Like any other television production, the challenge here will be, as you might have guessed, money. Budget. Capital. Calculating the least possible amount, at least 50,000 pesos will be needed for every episode's production to make them appear decent in spite of their being low budget (yes, 50K is still low budget). Much of the cost will go to the talent fees of the cast and crew, food, transportation expenses, production design, and probably location-related contracts.

Infomax might not be able to sustain our budget per episode, so I guess we have to look for corporate sponsors in order to be able to tape.

I, who used to be a media practitioner in Quezon City, feel like an astronomer, in that I have to know a lot of things simultaneously in order to deliver. This roots from the lack of "media creatives" in Pampanga.

You'll find a small number, if not zero, lighting directors, screen writers, professional actors of diverse ages, production designers, etc. That's one challenge. I hope Kalam will start the ball rolling and convince Kapampangans to consider Kapampangan broadcast media, especially TV, as a possible career path.

An immediate problem right now is the unestablished pool of Central Luzon-based Kapampangan actors. The circle of zarzuela actors of old had not been sustained, so what we have today is an emerging circle of teenage actors such as members of the Academy of Performing Arts and ArtiSta. Rita. We don't have adult/old Kapampangan actors like Caridad Sanchez, Lorna Tolentino, and Eddie Garcia.

For commercial viability, we also lack "perfect actors." That is, actors having them all: good looks, impressive acting skills, professionalism, and most importantly, fluency in Kapampangan. Let's not deny that they are essential in making the TV show more pang-masa. The whole cast doesn't have to be all pretty and gorgeous; but at least, the main protagonists.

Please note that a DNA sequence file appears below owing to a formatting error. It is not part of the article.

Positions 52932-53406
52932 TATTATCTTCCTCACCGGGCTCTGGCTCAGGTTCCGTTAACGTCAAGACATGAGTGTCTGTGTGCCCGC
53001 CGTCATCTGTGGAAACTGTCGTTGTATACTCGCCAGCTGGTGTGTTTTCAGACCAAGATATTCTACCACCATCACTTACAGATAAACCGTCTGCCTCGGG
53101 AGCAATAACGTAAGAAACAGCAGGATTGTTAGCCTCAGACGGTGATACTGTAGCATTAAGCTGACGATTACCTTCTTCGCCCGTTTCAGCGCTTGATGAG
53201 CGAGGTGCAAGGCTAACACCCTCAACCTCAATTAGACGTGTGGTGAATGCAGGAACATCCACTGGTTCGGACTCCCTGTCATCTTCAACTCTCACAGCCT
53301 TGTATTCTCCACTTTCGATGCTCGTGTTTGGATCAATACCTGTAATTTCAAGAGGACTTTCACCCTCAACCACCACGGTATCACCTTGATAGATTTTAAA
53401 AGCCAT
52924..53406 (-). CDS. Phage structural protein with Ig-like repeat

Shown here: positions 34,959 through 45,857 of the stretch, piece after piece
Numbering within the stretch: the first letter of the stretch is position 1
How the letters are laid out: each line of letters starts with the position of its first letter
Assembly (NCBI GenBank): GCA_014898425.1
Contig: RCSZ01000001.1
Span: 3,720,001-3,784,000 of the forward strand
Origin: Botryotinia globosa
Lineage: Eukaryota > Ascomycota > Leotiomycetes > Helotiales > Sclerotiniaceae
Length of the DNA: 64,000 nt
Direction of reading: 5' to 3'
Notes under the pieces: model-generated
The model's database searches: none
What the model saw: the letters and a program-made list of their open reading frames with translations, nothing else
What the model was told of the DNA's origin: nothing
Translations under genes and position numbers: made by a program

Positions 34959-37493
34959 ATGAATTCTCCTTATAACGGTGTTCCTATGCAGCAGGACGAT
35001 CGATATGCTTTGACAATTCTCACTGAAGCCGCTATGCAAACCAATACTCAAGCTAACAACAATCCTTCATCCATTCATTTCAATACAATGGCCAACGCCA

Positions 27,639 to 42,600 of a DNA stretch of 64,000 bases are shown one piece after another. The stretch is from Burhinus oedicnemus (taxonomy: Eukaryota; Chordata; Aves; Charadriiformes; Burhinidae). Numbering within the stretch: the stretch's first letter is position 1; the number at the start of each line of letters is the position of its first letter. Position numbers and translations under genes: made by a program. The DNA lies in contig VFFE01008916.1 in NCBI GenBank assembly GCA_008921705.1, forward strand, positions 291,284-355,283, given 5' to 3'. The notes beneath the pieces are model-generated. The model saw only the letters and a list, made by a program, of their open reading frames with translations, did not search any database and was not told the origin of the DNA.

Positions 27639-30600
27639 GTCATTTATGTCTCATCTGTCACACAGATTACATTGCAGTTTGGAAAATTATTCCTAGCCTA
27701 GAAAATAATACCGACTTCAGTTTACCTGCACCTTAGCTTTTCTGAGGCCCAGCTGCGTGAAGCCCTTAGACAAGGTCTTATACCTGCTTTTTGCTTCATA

It's not wrong to look for actors with these qualities; what is pathetic is relying on such actors to pull the ratings up without looking at the quality of the story, script, direction, and even the acting of the talents, and this often happens in Manila TV.

I don't want the first ever Kapampangan TV series to resemble the Visayanovelas (search "Kapalaran ABS-CBN Cebu" on YouTube). No offense to Visayans; I admire their ethnic fervor, but they should really strive for global quality in their media-related cultural products. That is how we, the subordinate regions, can challenge the media-related cultural products of Imperial Manila.

Actually, I don't want Kalam to resemble even the Manila teleseryes we see on TV every evening (where fantaserye characters look like children's party mascots). I want Kalam to be locally appreciated and at the same time, globally exportable. I want Kalam to take part in the global cultural industry, and it's not impossible.

The Kapampangan stereotype of being mapanyisti (mean critics) will be a challenge here. I don't see it as something negative. It somehow pressures us to do our best in everything we do. Imagine if we make a mediocre Kapampangan TV series. Not only will Kapampangan children hate and feel inferior with their ethnicity, Kapampangan screen actors, being newbies in the field, will also be traumatized. If the TV series turns out to be corny or baduy, these actors probably won't ever want to be known in public for a long time, and we have to find a new set of actors again!

I know not if it's the same with other regions but Kapampangans don't necessarily support everything that is Kapampangan. If a Tagalog or Visayan TV series is better, they will choose to support those instead of that of Kapampangan.

That's how mean and hard-to-please most Kapampangans are, but I have learned to turn that seemingly negative trait into something positive and productive.

Will Kalam--if ever, the first ever Kapampangan TV series--create a shift in the long-existing Kapampangan culture of Tagalog and foreign TV series patronage, even just for a small number of people? That, we have to look out for.

These are our main characters. Who will take the roles once we start producing Kalam? (If you know Kapampangan people based in Central Luzon who have had acting experience, or are bibo enough to pursue acting for TV, have them submit their biodata/resume and photos through email: ).

Yubs, the Nursing student who discovers that he has healing skills (positive kulam).

Dette, the smart, wealthy, and feminist photographer/filmmaker who can see supernatural entities (lagayan) through the camera lens.